Low decided to obtain conservation permits and scale it up to what it is now. The penguins will join more than 200 species of birds and animals (mostly birds) in Low’s zoo. Surrounding the aviary, which covers two hectares, are 32-meter high nets. “I love animals,” says Low during a morning walk in the aviary as a pair of gray crowned cranes walk nearby. It includes cockatoos, flamingos, ibises, peacocks and hornbills, which roam around—only the carnivores like eagles are placed in separate enclosures. Besides the birds, the zoo also has an assortment of tigers, deer, crocodiles, giant tortoises, alpacas and horses, among others, with Low regularly adding to the ranks.

Beyond professionals who manage the zoo, Low also hires people living in the area and trains them to care for the animals, providing jobs for those who live the area. At present, 110 people work in the zoo on which Low spends more than 20 billion rupiah ($1.3 million) annually from his pocket. The zoo, which was open to the public at no charge, used to be visited by thousands every year. But Covid-19 forced its closure to the public, and it has yet to reopen since Bayan maintains strict protocols for people coming in and out of the mines.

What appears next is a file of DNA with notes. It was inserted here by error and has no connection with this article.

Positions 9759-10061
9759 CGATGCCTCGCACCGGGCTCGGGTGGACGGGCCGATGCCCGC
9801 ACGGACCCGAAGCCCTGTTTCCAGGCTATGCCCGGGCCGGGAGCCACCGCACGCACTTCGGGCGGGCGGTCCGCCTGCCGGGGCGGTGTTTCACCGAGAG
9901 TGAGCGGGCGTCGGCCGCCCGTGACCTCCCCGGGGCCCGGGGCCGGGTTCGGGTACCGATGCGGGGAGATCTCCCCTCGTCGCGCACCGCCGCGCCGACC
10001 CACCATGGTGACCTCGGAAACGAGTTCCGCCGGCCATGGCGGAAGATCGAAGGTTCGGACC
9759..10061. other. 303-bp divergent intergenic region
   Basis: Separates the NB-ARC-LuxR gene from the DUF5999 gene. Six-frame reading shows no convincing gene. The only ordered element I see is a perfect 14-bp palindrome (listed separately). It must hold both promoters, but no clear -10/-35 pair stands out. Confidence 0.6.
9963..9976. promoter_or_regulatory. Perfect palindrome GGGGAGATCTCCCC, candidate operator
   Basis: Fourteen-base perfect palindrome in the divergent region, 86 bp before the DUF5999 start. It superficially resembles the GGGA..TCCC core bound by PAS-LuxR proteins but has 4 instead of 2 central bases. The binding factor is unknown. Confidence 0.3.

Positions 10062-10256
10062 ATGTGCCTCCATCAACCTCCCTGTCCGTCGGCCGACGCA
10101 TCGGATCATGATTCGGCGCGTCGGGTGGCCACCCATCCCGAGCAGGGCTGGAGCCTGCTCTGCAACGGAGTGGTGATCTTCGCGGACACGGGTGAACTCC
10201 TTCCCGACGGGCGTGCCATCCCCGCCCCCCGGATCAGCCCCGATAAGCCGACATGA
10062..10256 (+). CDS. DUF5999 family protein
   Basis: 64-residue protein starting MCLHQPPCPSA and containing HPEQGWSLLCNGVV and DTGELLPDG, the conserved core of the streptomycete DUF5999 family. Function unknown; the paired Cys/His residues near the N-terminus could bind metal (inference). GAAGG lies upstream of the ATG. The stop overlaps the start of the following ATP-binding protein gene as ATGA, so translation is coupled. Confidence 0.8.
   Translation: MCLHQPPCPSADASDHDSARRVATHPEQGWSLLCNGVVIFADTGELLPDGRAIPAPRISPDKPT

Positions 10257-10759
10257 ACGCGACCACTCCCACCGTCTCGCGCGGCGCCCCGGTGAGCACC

Low says he intends to give animals bred at his facility to other zoos and conservation projects. When he visits the coal mines once or twice a month from Jakarta, he never misses checking on his animals, taking pictures and videos, which he often shares to his phone contacts. In addition to animals, Low also planted many varieties of plants and trees in the area in the Tabang concession 180 kilometers northwest of Samarinda, the capital of East Kalimantan.

Source: Forbes